Responsable: Martin Nogueira Ramos

École française d'Extrême-Orient
Kitashirakawa bettô-chô 29, Sakyô-ku
606-8276 Kyoto
Tel: +81 75 701 0882
Fax: +81 75 701 0883
〒606-8276 京都市左京区北白川別当町29

Kyoto Lectures 2019-03
07 MARCH 19
The Japanese Uses of European Renaissance
Regeneration and Reconstruction in the Modern Period

Francesco Campagnola speaker

Thursday, March  7th, 18:00h @EFEO Kyoto

From the late nineteenth century until at least the end of the Second World War and the immediate postwar period—in a period marked by uncertainty and rapid development— East Asia was flooded with a new set of terms, originally belonging to European and North-American historiography. These words described specific, often opposed, conceptions of change in its relationship to time, space and agency, by means of expressions such as “evolution,” “revolution” or “enlightenment.” They were not simply introduced into the local parlances, but where also resignified and appropriated, and in the process Japan often played the role of the revolving door between “East” and “West.”
This talk will explore a relatively late case of this phenomenon: the Japanese discovery of the European Renaissance in relation to local desires for resurgence, regeneration and reconstruction. It will focus in particular on how Japanese intellectuals, mass media and public officers translated and used the Renaissance as well as historically linked concepts—humanism, civism, and so on—in their struggle to come to terms with epochal changes.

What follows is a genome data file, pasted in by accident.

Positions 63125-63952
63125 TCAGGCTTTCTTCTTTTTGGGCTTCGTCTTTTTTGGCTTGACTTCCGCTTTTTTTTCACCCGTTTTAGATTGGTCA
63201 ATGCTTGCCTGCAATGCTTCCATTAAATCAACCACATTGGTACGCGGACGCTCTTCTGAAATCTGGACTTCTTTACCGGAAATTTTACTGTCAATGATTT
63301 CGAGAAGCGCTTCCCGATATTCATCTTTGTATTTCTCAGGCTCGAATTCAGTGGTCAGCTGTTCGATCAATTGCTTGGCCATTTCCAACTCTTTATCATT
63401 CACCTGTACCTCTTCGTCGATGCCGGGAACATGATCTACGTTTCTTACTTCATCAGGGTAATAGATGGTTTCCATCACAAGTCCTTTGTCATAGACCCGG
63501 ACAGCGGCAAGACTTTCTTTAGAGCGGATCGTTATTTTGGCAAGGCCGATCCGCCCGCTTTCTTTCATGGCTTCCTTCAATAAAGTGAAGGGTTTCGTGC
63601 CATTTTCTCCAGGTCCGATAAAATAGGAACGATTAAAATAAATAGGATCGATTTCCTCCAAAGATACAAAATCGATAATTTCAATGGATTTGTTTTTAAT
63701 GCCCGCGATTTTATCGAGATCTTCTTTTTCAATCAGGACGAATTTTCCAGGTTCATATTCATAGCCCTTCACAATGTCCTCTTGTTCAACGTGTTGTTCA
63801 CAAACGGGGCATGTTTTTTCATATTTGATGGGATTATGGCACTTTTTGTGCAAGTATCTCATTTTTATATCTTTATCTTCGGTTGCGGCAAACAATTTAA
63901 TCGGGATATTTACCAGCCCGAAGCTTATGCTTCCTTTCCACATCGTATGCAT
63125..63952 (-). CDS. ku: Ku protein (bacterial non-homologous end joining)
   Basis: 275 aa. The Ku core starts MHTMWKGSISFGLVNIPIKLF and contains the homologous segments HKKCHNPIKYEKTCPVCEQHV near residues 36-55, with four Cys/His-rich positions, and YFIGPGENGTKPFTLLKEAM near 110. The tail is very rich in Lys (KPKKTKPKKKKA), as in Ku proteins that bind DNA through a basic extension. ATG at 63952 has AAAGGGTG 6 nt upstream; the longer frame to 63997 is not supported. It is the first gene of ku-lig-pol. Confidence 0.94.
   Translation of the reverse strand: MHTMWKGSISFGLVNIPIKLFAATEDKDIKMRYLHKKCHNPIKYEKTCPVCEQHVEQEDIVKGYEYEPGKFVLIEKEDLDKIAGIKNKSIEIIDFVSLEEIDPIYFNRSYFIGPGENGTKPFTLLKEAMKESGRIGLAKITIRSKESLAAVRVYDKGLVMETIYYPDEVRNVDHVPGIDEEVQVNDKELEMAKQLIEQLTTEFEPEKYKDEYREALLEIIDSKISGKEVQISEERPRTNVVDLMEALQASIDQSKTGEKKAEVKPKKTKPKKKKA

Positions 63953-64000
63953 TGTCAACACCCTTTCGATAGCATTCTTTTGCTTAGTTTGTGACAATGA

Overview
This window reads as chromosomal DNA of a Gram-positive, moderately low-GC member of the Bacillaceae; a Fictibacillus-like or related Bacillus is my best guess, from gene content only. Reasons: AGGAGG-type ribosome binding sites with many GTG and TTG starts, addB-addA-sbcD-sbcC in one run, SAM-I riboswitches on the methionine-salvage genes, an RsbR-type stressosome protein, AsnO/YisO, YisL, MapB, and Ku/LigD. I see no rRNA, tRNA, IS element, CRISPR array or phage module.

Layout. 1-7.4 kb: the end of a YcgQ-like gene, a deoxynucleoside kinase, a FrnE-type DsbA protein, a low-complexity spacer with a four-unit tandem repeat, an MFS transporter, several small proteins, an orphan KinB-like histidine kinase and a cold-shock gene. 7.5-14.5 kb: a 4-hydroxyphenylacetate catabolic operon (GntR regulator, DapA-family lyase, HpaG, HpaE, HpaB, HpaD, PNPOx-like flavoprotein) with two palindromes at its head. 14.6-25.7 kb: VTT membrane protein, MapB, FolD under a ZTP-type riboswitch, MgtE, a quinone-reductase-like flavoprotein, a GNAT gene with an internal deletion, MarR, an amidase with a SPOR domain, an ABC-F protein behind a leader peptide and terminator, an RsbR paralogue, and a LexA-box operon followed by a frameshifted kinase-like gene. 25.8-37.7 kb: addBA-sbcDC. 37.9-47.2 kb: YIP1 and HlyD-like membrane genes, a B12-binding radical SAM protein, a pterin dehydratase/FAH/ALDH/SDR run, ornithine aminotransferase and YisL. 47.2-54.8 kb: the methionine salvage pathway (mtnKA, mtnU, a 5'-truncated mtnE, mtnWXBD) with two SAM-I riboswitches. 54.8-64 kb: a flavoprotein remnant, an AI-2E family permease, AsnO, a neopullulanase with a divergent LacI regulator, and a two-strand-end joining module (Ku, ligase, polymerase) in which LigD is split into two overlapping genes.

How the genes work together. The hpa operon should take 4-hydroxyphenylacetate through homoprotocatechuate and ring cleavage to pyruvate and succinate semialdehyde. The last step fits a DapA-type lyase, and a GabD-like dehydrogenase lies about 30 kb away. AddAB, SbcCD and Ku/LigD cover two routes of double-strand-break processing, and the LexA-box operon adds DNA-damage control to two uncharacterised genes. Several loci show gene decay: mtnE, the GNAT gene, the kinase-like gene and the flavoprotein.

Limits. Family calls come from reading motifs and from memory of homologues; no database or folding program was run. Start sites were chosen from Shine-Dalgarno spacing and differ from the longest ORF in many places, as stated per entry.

Francesco Campagnola (PhD Sorbonne EPHE), is research assistant at Ghent University, and from May 2019 will take up a new position as investigador principal (equivalent to associate professor on research assignment) at Lisbon University. With a previous background of research on early modern European thought, recently he has been exploring how the Renaissance and its political tradition have been symbolically used in Japan. On this he has published “Whose Renaissance? Changing Paradigms of Rebirth in Interwar Japan” (Global Intellectual History I, 3, I, 3, 2017) and “Crisis and Renaissance in Post-war Japan” (Modern Intellectual History, 15, 2, 2018), and is now writing a book on the same subject at Kyoto University with a grant from the Japan Foundation. Most recently, he was also granted a Marie Skłodowska-Curie Individual Fellowship on Machiavelli and Political Realism in Japan (University of Strasbourg - Free University Berlin).

Co-hosted by Institute for Research in Humanities, Kyoto University

 kyoto lectures